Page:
There will be a few rule changes in Major League Baseball in 2015 in an attempt to speed up the pace of the game. MLB games average close to three hours as of years late, which is too long for some people to deal with. To counter the extended length of games, MLB decided to implement on field changes to shorten that time span; some are a good idea and others are infringing upon established norms that have become second nature for even the youngest of players.
The biggest rule change that will be in effect for Spring Training and the regular season is that hitters must keep one foot in the batter’s box in between pitches. This is not all that hard to do, but it could impact a hitter’s ability to get mentally focused if he has longer routines in and around the box. Players do not need to walk to the dugout and back in between every pitch, but they should also get some breathing room and a chance to take a practice swing if need be.
Hitters will still be allowed to step out of the box for longer moments between pitches, such as foul balls, wild pitches, and calling time before a pitch. We will have to wait and see just how much they will really be allowed. David Ortiz will not be a fan of this rule change for sure.
If you are an advocate of a faster pace of play, then this is the biggest of the rule changes. As both a player and a spectator, there is nothing that bothers me more than a player who steps out after every pitch and stretches, takes practice swings, and just stands in no man’s land for upwards of 15-20 seconds before getting back in the batter’s box. Everyone needs a breather here and there, but the repeated extended periods of idling outside the box are what this rule is really geared towards.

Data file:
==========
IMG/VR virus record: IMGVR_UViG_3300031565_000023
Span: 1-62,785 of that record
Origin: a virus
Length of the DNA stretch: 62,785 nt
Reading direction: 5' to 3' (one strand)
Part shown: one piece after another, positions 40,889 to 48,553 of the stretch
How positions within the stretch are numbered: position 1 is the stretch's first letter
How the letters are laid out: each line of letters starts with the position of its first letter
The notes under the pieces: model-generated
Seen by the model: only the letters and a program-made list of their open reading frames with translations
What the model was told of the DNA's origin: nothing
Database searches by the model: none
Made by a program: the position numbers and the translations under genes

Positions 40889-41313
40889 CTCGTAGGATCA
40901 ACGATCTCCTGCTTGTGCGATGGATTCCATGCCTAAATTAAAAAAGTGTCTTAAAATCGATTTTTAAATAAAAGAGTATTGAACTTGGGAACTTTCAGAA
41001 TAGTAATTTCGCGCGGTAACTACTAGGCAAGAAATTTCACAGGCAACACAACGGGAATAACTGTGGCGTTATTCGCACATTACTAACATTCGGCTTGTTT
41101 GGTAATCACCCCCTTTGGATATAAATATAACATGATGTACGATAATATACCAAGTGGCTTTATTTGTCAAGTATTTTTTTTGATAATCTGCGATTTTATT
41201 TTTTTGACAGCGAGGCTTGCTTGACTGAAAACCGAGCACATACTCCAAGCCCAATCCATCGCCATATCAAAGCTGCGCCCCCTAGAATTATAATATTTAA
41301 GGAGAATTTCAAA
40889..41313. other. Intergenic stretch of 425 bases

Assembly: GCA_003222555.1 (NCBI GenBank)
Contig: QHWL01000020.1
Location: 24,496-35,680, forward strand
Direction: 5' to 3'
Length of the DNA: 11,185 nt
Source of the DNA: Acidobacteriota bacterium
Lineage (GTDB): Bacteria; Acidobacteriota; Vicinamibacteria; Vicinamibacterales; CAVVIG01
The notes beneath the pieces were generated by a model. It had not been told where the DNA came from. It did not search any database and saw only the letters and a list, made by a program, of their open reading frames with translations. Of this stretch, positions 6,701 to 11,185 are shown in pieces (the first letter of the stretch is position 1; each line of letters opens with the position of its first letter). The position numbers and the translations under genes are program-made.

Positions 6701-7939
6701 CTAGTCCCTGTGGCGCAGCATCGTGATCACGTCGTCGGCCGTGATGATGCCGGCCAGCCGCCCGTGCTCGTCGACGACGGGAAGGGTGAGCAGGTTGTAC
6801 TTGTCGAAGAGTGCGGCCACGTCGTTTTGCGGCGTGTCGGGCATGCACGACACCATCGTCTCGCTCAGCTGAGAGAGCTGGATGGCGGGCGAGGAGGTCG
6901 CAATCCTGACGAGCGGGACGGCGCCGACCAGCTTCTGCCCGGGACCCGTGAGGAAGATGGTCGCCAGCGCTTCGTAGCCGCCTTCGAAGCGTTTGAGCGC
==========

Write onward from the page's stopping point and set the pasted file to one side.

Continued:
A downside to the ‘one foot in the box’ rule is that it will disrupt the mental battle between hitters and pitchers at times. When pitchers are in a rhythm and finding success, it is common practice for hitters to take their time at the plate and try to throw the pitcher’s rhythm off. This includes taking their time walking to the plate and in between pitches. Many players will still use those tactics in tight game situations and rightfully so. Mental preparation takes time and personal space, and most players need to go out of the box if even for only a few steps.
Would an ideal hitter never even leave the batter’s box? Here is a clip of what that would look like:
Many hitting coaches teach that once you step in the box you are completely focused and ready to hit. If a hitter has to keep a foot in the box at all times, it is difficult to stay mentally focused at that high of a level for the duration of an at-bat. We will see how well a universal rule works for so many unique batting routines. Rule changes like this may or may not stick.
Rule Changes for Pitchers
On the flip side for hitters, the pitchers will also have a new change of pace, just not at the Major League level. The minor leagues will have a pitch clock that will be enforced. This could get younger prospects in the mindset and routine of pitching faster, which is what MLB ultimately wants. I believe the reason they did not implement this rule for the Majors this season is that you would have a high percentage of pitchers who do not follow the clock, nor pay any attention to it. It is difficult to change the routine of a hitter, much less a pitcher. Rule changes like this will come with plenty of unhappy players set in their ways.